Growing Up in Wild Horse Canyon
by Karen Autio, illustrated by Loraine Kemp
A unique approach to history that will delight readers of all ages.
In a hidden canyon in British Columbia's southern interior, a pondorosa pine tree sprouts. Season pass as the tree grows, witness to generations of human history in the Okanagan Valley, from First Nations quests to fur brigades, horse wrangling, secret wartime commando training, to the firestorm of 2003. Richly illumniated by maps, illustration and historical images and informed by a timeline and historical notes, this fascinating book weaves First Nations history with European settlement and natural history. By following the thread of one tree growing one sheltered and seacred space, award-winning author Karen Autio gently explores patterns of colonization that will resonate with readers all over North America.
Karen Autio has long been intrigued by Wild Horse Canyon. The tales of syilx/Okanagan people trapping wild horses there piqued her interest. She started researching the history of the canyon and got hooked on exploring what had happened in the area over the past few centuries. When Karen imagined a ponderosa pine living in the canyon for more than two centuries, this book began to take shape. To learn more about Karen’s other books for young readers, visit www.karenautio.com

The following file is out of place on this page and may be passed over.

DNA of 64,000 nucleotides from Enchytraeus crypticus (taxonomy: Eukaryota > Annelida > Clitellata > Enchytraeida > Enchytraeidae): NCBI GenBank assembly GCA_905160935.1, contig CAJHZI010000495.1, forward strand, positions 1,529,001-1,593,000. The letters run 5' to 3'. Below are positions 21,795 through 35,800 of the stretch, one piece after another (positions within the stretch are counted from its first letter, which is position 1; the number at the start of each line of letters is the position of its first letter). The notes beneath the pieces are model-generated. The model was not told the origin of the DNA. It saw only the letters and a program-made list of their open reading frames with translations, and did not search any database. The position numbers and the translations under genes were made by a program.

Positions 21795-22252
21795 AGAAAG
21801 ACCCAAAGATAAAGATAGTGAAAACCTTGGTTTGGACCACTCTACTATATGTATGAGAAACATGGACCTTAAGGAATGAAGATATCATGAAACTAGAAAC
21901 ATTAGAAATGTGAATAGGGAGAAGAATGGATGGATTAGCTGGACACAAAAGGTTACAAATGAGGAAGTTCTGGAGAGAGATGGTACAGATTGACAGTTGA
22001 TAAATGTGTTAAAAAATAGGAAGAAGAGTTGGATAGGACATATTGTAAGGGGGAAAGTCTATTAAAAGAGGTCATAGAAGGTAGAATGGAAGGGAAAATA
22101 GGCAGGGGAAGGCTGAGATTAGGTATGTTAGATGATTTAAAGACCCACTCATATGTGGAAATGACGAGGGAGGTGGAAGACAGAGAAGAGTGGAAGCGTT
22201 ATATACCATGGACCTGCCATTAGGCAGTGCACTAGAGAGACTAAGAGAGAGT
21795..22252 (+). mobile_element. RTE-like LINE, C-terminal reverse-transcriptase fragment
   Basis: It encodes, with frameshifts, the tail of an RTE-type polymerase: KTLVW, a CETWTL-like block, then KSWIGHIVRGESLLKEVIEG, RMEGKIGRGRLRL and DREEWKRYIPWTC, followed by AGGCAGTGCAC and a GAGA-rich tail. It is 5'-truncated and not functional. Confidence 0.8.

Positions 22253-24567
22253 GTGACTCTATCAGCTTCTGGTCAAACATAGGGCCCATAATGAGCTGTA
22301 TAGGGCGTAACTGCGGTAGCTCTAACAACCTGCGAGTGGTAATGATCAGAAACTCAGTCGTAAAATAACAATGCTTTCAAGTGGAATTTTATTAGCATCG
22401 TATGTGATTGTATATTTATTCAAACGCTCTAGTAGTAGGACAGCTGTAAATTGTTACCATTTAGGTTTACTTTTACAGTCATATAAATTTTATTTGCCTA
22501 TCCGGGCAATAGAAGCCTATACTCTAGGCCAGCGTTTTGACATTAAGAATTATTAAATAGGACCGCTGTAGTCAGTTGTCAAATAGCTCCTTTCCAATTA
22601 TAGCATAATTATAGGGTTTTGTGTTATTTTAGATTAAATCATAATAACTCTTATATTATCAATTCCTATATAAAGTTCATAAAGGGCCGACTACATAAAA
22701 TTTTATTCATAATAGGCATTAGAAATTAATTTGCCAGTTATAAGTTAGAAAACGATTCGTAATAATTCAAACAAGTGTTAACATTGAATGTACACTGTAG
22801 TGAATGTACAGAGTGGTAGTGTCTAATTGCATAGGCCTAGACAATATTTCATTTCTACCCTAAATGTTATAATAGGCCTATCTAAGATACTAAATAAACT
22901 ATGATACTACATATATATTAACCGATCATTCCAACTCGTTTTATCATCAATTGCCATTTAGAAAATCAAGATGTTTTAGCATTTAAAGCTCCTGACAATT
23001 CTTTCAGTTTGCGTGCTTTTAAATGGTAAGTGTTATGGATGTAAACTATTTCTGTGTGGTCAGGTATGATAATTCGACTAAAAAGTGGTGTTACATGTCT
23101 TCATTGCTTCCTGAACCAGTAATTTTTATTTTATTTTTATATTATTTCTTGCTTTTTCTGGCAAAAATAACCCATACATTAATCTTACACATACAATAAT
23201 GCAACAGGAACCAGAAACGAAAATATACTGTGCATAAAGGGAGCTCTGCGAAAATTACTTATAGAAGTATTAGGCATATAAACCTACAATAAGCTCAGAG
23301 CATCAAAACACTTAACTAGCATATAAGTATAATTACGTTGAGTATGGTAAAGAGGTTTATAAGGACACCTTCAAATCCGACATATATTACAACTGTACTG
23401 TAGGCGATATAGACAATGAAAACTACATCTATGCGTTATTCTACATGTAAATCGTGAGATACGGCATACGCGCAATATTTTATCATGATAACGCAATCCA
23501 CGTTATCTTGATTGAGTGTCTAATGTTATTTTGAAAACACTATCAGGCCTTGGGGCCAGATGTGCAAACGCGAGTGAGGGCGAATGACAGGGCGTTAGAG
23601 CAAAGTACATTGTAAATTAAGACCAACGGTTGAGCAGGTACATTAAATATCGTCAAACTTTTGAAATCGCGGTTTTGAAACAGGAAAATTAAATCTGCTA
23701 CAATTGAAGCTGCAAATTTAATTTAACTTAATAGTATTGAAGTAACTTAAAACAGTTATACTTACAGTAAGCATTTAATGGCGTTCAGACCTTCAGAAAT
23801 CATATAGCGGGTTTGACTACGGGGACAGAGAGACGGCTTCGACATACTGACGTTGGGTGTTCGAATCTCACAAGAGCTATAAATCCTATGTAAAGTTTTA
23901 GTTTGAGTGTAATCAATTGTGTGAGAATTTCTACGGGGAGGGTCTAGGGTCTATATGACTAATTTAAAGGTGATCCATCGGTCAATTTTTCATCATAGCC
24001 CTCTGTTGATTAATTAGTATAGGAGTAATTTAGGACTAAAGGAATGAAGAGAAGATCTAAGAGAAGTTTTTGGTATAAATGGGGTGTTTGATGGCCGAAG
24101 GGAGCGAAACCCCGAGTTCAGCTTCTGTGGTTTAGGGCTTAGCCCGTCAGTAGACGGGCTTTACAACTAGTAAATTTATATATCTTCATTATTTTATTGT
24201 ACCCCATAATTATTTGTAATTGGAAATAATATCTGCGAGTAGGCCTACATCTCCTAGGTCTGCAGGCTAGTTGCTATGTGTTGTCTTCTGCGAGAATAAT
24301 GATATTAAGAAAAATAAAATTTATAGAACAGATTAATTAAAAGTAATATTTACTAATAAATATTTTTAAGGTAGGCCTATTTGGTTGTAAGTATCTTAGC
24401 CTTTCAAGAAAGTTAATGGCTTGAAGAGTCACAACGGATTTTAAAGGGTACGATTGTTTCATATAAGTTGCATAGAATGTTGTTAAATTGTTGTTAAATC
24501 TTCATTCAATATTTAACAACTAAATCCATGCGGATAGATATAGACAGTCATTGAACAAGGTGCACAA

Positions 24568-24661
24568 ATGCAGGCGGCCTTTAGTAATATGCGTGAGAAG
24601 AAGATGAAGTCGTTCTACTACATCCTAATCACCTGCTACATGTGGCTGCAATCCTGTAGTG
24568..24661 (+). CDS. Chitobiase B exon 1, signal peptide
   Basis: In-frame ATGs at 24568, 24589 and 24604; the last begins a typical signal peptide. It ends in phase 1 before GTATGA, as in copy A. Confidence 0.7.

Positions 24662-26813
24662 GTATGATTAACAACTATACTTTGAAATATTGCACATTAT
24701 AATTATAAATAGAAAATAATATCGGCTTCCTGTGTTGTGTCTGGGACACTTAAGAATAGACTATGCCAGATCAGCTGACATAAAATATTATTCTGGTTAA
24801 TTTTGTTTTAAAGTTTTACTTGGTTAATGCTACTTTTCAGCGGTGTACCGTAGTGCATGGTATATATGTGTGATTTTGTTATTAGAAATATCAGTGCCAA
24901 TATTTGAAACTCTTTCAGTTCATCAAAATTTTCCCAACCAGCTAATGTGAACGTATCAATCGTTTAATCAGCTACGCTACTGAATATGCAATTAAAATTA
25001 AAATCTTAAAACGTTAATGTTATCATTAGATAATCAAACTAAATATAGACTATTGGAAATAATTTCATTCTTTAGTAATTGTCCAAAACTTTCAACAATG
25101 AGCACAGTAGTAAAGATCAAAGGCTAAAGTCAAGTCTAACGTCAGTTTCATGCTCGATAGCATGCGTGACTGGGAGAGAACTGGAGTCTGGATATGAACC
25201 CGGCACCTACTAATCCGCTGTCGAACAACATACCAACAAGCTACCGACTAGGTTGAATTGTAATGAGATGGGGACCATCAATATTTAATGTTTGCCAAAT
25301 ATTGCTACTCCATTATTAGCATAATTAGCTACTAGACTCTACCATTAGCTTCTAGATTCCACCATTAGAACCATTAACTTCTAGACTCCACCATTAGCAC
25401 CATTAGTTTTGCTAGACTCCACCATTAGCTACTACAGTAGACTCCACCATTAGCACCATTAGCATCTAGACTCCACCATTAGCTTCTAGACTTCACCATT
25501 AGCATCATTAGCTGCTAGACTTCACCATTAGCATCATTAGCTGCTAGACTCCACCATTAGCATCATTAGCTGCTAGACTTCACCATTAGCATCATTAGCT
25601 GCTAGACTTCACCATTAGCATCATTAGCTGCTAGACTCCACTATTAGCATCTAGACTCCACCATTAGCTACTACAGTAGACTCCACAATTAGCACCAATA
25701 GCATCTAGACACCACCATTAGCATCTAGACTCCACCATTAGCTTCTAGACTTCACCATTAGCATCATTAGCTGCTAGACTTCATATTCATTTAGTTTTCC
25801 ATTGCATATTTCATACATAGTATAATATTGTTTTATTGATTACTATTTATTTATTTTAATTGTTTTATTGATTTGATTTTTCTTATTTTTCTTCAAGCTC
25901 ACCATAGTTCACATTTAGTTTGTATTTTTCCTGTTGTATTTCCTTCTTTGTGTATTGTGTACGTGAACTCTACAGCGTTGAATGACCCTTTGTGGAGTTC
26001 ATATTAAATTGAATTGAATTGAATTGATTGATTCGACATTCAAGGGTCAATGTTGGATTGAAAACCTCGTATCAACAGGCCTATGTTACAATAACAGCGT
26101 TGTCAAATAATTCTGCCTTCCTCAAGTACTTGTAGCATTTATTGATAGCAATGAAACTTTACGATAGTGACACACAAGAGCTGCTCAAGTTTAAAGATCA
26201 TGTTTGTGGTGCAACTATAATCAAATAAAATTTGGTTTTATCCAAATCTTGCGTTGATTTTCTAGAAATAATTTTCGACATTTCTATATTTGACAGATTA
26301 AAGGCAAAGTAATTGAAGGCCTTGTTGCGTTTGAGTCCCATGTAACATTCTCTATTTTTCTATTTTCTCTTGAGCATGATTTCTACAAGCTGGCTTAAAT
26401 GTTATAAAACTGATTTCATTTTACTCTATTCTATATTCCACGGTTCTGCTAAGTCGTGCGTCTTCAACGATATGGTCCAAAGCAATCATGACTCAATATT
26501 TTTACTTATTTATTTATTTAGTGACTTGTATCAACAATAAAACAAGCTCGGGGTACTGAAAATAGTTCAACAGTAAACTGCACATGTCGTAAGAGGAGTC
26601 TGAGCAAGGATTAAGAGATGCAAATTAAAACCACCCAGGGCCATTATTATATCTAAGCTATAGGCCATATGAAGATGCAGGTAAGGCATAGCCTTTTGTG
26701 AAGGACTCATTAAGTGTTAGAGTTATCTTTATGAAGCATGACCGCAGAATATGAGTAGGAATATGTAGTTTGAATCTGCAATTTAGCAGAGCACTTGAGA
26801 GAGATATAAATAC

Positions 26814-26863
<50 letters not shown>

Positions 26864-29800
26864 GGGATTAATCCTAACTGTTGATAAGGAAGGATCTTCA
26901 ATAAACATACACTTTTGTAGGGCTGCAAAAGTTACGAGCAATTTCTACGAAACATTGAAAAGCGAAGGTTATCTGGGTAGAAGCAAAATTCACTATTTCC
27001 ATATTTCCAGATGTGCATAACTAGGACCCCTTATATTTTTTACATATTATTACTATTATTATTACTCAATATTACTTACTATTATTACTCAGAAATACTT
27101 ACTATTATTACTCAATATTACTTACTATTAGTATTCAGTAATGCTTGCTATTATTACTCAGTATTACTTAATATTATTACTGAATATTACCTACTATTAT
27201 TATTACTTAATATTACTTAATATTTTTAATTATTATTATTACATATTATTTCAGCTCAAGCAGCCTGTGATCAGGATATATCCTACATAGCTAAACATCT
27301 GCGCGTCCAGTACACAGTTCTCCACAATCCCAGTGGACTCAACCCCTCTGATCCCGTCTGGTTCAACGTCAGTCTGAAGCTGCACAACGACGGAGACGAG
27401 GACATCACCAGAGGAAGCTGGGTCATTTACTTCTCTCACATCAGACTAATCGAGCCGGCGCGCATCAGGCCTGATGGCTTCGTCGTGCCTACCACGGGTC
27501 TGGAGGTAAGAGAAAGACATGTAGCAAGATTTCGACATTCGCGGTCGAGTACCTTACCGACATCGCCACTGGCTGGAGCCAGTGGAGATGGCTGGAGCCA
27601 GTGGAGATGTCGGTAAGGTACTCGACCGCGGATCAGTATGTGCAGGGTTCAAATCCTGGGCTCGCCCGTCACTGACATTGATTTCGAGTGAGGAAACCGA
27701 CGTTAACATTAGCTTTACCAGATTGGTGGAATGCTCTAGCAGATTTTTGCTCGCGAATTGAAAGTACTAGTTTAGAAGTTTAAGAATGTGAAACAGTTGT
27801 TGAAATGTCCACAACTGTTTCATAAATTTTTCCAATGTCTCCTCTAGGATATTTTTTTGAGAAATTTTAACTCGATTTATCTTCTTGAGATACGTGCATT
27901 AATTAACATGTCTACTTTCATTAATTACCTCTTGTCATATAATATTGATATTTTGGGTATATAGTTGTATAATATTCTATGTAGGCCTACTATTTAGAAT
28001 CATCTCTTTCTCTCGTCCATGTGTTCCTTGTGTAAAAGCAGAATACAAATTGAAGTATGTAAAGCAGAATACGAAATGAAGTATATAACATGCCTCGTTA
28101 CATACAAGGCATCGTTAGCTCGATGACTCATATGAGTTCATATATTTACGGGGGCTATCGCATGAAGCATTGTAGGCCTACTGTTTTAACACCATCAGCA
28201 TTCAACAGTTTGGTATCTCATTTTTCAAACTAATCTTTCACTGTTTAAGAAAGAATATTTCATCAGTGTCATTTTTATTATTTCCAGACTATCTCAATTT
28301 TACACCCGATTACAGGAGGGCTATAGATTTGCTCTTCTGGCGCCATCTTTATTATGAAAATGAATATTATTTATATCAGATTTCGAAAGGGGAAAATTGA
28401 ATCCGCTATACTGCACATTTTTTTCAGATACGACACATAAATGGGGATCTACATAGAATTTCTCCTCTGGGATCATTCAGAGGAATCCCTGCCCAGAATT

Loraine Kemp has loved being an artist since she was barely old enough to hold a pencil. Living in the Okanagan Valley all her life and observing her equine friends have given Loraine an edge for creating realistic renderings of her beloved home environment and its inhabitants. To learn more about Loraine’s artwork and writing, visit www.lorainekemp.com.
What Reviewers Say About Growing Up in Wild Horse Canyon
“A good non-fiction resource for cross-curriculum classroom use. The neutral observer viewpoint of the ponderosa pine tree would lend well to a discussion of bias, and the content of the book would fit many points about Canada’s history. Recommended for school and public library collections.” — Resource Links
“Centering Growing Up in Wild Horse Canyon around the image of the ponderosa pine speaks to what we often take for granted, our sense of place including the splendor of what has taken place before us as well as what will happen after. The stunning illustrations interwoven with the historical content breathe life into the people and place this book represents. The message of this story reminds us that the Okanagan is enriched with history, but it remains our responsibility to care for the land and each other to ensure the seeds of new generations are a reflection of the beauty that surrounds us all.” – Jordan Coble, Westbank First Nation member and Cultural and Operation Administrator, Sncəwips Heritage Museum